SmartBlog on Education this month is exploring the science of learning. Join us for original content in which experts explore trends in learning research and highlight teaching strategies that can help improve student performance.
Dr. Atul Gawande, an acclaimed surgeon and research scientist, wrote in a 2011 New Yorker article, “Coaching done well may be the most effective intervention designed for human performance.” In contemplating his own professional development, Gawande researched instructional coaches — providers of job-embedded support — and found compelling proof of the positive impact that coaching can have on growth in any industry.
However, what is most important about Dr. Gawande’s words — and what has stuck with me in my roles as an educator, administrator, and chief academic officer — is that it is specifically coaching “done well” that really makes the difference. As findings from the Measures of Effective Teaching Project show, coaching done poorly can actually make things worse.
The idea that coaching must be high quality in order to be effective at improving practice may seem obvious. But delivering useful coaching in practice is not always so simple. Many instructional coaching programs fail to yield real improvement in teaching and learning because they are not grounded in a strong, shared understanding of what effective coaching is. Too often, instructional coaching programs are implemented haphazardly, without a clear plan and, more consequentially, without an appreciation for the science behind coaching and what it takes to be successful.
More research is required
Despite the emphasis that today’s educators place on evidence-based instructional practices, there is a woeful lack of research on effective coaching initiatives and verified characteristics of a highly qualified coach. One problem, explained in a report from The Education Alliance, is that there is no official job description for a coach or consensus regarding what “coaching” entails. Initiatives may vary drastically from one school to another, making it difficult for researchers to study instructional coaching programs and strategies, and for school leaders to find and apply relevant research in their buildings.
Another troublesome but common practice is recruiting teachers to be coaches solely based upon high performance in the classroom. While it may seem logical and sufficient to base hiring decisions on instructional efficacy and experience, the reality is that great teachers do not always make great coaches.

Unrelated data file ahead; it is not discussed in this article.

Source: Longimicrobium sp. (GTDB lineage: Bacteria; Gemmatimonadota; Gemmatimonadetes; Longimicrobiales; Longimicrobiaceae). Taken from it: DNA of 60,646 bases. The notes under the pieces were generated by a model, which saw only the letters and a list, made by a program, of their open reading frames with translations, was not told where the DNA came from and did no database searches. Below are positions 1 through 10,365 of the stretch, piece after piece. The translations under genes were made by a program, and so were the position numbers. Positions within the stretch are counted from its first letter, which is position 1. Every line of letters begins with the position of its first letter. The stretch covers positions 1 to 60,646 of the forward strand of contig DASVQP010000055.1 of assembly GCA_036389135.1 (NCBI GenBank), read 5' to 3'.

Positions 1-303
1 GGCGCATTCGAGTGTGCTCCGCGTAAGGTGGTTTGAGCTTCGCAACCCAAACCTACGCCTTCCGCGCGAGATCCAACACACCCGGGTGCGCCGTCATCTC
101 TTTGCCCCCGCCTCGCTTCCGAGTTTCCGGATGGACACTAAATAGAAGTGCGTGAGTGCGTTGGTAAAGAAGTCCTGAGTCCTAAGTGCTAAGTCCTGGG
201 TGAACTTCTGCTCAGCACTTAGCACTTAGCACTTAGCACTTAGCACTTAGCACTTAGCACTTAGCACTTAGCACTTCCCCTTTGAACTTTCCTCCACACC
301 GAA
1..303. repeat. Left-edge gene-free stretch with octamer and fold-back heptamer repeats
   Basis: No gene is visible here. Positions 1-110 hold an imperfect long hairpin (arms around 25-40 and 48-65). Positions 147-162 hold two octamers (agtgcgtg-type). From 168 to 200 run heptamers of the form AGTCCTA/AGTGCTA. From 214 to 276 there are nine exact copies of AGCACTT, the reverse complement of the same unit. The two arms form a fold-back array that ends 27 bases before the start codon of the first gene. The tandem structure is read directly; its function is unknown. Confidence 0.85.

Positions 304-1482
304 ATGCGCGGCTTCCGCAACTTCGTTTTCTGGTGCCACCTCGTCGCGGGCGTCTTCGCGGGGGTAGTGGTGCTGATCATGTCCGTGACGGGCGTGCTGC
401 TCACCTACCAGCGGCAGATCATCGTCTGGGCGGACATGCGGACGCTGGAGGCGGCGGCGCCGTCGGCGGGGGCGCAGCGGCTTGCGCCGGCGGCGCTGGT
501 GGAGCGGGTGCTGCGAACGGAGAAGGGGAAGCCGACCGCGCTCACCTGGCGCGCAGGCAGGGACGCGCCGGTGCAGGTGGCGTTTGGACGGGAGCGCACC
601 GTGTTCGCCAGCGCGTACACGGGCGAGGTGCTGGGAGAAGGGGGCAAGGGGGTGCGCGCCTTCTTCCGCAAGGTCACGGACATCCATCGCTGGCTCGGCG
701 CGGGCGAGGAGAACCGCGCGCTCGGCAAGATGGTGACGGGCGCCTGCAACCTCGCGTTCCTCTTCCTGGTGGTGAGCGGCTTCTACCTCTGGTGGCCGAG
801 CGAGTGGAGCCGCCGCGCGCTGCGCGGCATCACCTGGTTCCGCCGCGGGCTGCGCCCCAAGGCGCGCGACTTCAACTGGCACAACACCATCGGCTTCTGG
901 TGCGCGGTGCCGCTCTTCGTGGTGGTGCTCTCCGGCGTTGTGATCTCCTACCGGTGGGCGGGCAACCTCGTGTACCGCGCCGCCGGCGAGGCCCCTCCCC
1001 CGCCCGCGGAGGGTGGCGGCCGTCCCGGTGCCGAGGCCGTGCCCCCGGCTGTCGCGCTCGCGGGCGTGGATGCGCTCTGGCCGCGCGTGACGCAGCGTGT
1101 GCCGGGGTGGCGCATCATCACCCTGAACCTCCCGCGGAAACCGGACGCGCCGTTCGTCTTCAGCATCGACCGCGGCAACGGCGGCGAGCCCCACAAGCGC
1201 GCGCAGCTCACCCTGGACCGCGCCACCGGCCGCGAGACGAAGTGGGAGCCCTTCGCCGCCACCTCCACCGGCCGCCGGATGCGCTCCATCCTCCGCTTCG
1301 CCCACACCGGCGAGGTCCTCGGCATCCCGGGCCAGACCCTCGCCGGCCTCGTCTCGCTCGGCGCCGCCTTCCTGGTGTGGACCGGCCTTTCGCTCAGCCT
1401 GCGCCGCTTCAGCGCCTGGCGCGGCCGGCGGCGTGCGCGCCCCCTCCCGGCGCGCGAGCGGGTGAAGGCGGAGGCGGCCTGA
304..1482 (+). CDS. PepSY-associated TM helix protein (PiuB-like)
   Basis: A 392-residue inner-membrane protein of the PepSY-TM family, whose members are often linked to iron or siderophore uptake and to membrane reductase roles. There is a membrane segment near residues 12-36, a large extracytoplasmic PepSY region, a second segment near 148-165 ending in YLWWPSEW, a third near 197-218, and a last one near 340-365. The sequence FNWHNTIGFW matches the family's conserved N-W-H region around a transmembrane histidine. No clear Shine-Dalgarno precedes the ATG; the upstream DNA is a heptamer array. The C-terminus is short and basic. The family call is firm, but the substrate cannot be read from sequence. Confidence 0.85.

Though understandable and in many ways unavoidable, the lack of relevant research and widespread assumptions that schools make while appointing coaches is an indicator that the field not yet fully recognizing instructional coaching as the unique discipline that it truly is.
Coaches must master context and content
Instructional coaches are ultimately educators, but their craft is distinctive and twofold. Successful coaching initiatives require a precisely balanced focus on both context and content.
Context: Coaching simply cannot be effective without deliberate attention to the dynamic environment in which it occurs. Connecting coaching to the existing priorities, curricular programs, and instructional expectations is an important and often ignored aspect of alignment. The result is isolated support, at best, and at worst conflicting messages sent to the teacher.
Content: Instruction cannot truly be improved without regard to the content it covers. College and career readiness requires teachers to provide opportunities for application of content across disciplines and to the real world. It also demands that we prepare students to be problem-solvers who are reflective enough to know when a strategy is not working. We must equip students with multiple approaches to solving content-specific challenges, and we must teach them to seek information from multiple sources and assess that information for its validity. This requires teachers to be masters of their content.
Naturally, these notions have major implications for coaches and the skill set they must possess in order to be effective. To play the dual role described above and serve as organizational change agents, coaches must not only have a strong understanding of specific subject matter and research-proven instructional strategies, but must also possess the ability to form positive, productive relationships through open communication and trust. To put it another way, they must be masters of walking the walk and talking the talk at the same time.
The value of good coaching
I’m a firm believer that an effective coach can be one of the most valuable resources for professional growth at all levels. Not just for teachers, but for building leaders and central office administrators as well. I’ve known this to be true throughout my entire career in education, and believe it is perhaps most evident when instructional coaching is done right. Apparently others, like Dr. Gawande, agree. But for coaching to live up to its potential, it must be appreciated as a distinctive, nuanced discipline and implemented with attention to the multi-faceted science behind it.
Jason Stricker is a co‐founder and the CEO of Insight Education Group. With extensive experience in education as a teacher, staff developer and consultant for UCLA’s education reform program, Jason brings to his work a deep understanding of organizational change and its impact on stakeholders at all levels. You can follow him on Twitter at @stricktlyjason.